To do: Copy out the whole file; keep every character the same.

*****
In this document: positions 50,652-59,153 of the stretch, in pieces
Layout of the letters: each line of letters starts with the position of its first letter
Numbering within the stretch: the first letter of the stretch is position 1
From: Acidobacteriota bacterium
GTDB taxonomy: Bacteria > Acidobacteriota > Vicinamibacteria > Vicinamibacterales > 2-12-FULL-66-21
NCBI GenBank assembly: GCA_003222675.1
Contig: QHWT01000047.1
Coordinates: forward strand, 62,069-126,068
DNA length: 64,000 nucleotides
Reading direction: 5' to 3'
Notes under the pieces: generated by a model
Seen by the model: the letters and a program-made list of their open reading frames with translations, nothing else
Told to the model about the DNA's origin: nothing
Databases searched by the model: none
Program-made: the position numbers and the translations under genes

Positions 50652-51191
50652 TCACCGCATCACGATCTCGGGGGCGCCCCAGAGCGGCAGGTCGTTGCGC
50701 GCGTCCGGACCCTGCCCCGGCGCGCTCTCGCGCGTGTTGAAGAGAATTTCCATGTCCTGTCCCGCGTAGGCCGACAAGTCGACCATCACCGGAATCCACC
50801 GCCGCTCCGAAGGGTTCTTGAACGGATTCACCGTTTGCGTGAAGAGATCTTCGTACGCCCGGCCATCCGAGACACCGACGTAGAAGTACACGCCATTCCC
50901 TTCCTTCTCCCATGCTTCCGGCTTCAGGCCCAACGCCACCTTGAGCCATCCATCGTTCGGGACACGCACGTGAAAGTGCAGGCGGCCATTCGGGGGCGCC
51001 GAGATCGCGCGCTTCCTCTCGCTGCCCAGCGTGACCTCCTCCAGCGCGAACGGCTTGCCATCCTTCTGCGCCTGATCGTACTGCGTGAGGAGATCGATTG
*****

In this document: positions 50,652-59,153 of the stretch, in pieces
Layout of the letters: each line of letters starts with the position of its first letter
Numbering within the stretch: the first letter of the stretch is position 1
From: Acidobacteriota bacterium
GTDB taxonomy: Bacteria > Acidobacteriota > Vicinamibacteria > Vicinamibacterales > 2-12-FULL-66-21
NCBI GenBank assembly: GCA_003222675.1
Contig: QHWT01000047.1
Coordinates: forward strand, 62,069-126,068
DNA length: 64,000 nucleotides
Reading direction: 5' to 3'
Notes under the pieces: generated by a model
Seen by the model: the letters and a program-made list of their open reading frames with translations, nothing else
Told to the model about the DNA's origin: nothing
Databases searched by the model: none
Program-made: the position numbers and the translations under genes

Positions 50652-51191
50652 TCACCGCATCACGATCTCGGGGGCGCCCCAGAGCGGCAGGTCGTTGCGC
50701 GCGTCCGGACCCTGCCCCGGCGCGCTCTCGCGCGTGTTGAAGAGAATTTCCATGTCCTGTCCCGCGTAGGCCGACAAGTCGACCATCACCGGAATCCACC
50801 GCCGCTCCGAAGGGTTCTTGAACGGATTCACCGTTTGCGTGAAGAGATCTTCGTACGCCCGGCCATCCGAGACACCGACGTAGAAGTACACGCCATTCCC
50901 TTCCTTCTCCCATGCTTCCGGCTTCAGGCCCAACGCCACCTTGAGCCATCCATCGTTCGGGACACGCACGTGAAAGTGCAGGCGGCCATTCGGGGGCGCC
51001 GAGATCGCGCGCTTCCTCTCGCTGCCCAGCGTGACCTCCTCCAGCGCGAACGGCTTGCCATCCTTCTGCGCCTGATCGTACTGCGTGAGGAGATCGATTG